Weiner/Twitter controversy still alive
WASHINGTON (AP) - Rep. Anthony Weiner's pun-laden media blitz aimed at ending the furor over a lewd photo sent from his Twitter account seemed to have done half the job: He may have convinced the public that he didn't send the photo, but his uncertainty over whether the picture was of him only served to keep the scandal alive.
After a combative news conference earlier in the week in which Weiner refused to answer any questions about the incident, the New York Democrat spent Wednesday in a series of media interviews trying to explain the situation. But some answers - and his attempts at humor - seemed to make things worse.
"We know for sure I didn't send this photograph," the seven-term congressman told reporters in the Capitol. But he told MSNBC he "can't say with certitude" that the waist-down photo showing a man's bulging underpants wasn't him.
Pressed by reporters about whether it was him in the offending photo, Weiner said: "We don't know where the photograph came from. We don't know for sure what's on it."
The New York Daily News, whose editorial board met with Weiner on Wednesday, said it was convinced by his denial about sending the photograph because he has no reputation for being "loopy" or "lecherous." But it said his refusal to let law enforcement investigate the alleged cybercrime was suspicious.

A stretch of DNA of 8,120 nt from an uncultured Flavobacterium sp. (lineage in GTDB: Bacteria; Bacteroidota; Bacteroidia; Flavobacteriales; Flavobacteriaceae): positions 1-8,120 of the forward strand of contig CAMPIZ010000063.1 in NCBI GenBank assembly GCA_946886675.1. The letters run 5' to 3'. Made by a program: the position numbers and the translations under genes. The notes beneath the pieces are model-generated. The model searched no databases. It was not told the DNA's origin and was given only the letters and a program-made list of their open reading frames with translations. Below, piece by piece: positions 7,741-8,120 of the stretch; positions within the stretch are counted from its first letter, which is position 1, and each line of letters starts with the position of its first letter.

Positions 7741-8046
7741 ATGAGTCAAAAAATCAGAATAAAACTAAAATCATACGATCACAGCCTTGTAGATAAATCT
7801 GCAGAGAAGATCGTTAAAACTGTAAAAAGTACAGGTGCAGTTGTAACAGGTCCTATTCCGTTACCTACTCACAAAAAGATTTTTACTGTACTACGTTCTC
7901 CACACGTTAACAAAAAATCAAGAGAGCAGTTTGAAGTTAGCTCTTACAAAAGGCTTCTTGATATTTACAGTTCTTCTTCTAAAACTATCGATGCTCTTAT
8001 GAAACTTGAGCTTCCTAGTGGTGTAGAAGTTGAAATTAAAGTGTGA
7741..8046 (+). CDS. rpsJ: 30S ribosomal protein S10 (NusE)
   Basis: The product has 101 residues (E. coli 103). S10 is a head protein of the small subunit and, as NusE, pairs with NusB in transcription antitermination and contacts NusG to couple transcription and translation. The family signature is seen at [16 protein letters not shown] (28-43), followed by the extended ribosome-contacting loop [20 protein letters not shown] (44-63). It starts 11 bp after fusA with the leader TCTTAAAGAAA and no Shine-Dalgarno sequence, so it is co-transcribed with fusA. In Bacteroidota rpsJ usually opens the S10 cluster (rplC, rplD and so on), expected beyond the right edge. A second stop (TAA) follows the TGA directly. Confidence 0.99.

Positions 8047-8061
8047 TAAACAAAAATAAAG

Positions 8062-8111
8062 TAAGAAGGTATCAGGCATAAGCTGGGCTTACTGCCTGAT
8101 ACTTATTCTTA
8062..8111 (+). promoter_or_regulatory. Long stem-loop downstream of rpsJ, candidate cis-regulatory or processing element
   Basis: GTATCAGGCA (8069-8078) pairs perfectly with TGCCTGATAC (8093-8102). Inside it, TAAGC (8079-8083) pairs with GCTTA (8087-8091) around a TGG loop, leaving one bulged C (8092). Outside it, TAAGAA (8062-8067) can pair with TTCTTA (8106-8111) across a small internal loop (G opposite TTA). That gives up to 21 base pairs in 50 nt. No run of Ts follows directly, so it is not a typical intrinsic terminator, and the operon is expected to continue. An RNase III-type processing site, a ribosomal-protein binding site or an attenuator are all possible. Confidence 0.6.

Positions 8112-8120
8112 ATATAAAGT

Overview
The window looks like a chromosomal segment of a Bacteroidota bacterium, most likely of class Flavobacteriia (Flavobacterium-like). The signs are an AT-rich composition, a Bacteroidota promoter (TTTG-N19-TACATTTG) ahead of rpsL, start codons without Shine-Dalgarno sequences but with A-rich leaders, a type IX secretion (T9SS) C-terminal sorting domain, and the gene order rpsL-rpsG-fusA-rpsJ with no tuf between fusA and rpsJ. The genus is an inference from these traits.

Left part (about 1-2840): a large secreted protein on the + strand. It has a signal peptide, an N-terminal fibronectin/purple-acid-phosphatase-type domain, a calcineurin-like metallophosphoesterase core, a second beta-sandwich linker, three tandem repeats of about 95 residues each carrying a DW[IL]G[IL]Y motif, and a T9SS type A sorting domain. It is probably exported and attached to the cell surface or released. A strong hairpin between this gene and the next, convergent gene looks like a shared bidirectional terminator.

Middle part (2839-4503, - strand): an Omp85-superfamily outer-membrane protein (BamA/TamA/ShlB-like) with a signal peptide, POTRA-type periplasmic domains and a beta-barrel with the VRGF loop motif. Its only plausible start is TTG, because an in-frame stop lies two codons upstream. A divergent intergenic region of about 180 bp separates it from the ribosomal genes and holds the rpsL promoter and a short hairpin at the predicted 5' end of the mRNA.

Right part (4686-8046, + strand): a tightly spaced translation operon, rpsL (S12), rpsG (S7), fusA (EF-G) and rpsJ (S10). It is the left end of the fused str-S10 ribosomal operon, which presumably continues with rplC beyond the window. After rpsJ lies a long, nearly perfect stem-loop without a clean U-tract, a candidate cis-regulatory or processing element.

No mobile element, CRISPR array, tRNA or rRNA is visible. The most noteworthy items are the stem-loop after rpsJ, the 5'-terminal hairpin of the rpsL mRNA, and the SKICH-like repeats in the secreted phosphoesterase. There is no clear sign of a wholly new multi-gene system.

"If a crime has been committed, there needs to be a prosecution, even if the stolen property tells an embarrassing tale," the Daily News editorial said.
At his Capitol news conference Wednesday, the colorful congressman couldn't resist several double entendres, explaining why he didn't report the alleged hacking to Capitol Police.
"I'm not sure I want to put national, federal resources into trying to figure out who posted a picture on Weiner's website, uh, whatever. I'm not really sure it rises, no pun intended, to that level."
Later, he quipped that maybe the alleged hacking was just "the point of al-Qaida's sword."
Despite his denial, questions lingered about the incident.
Weiner said he had hired a private security firm to investigate the alleged hacking and an attorney to advise him on what civil or criminal actions should be taken.
"If it turns out there's something larger going on here, we'll take the requisite steps," he told reporters when asked why he hadn't asked for a police probe.
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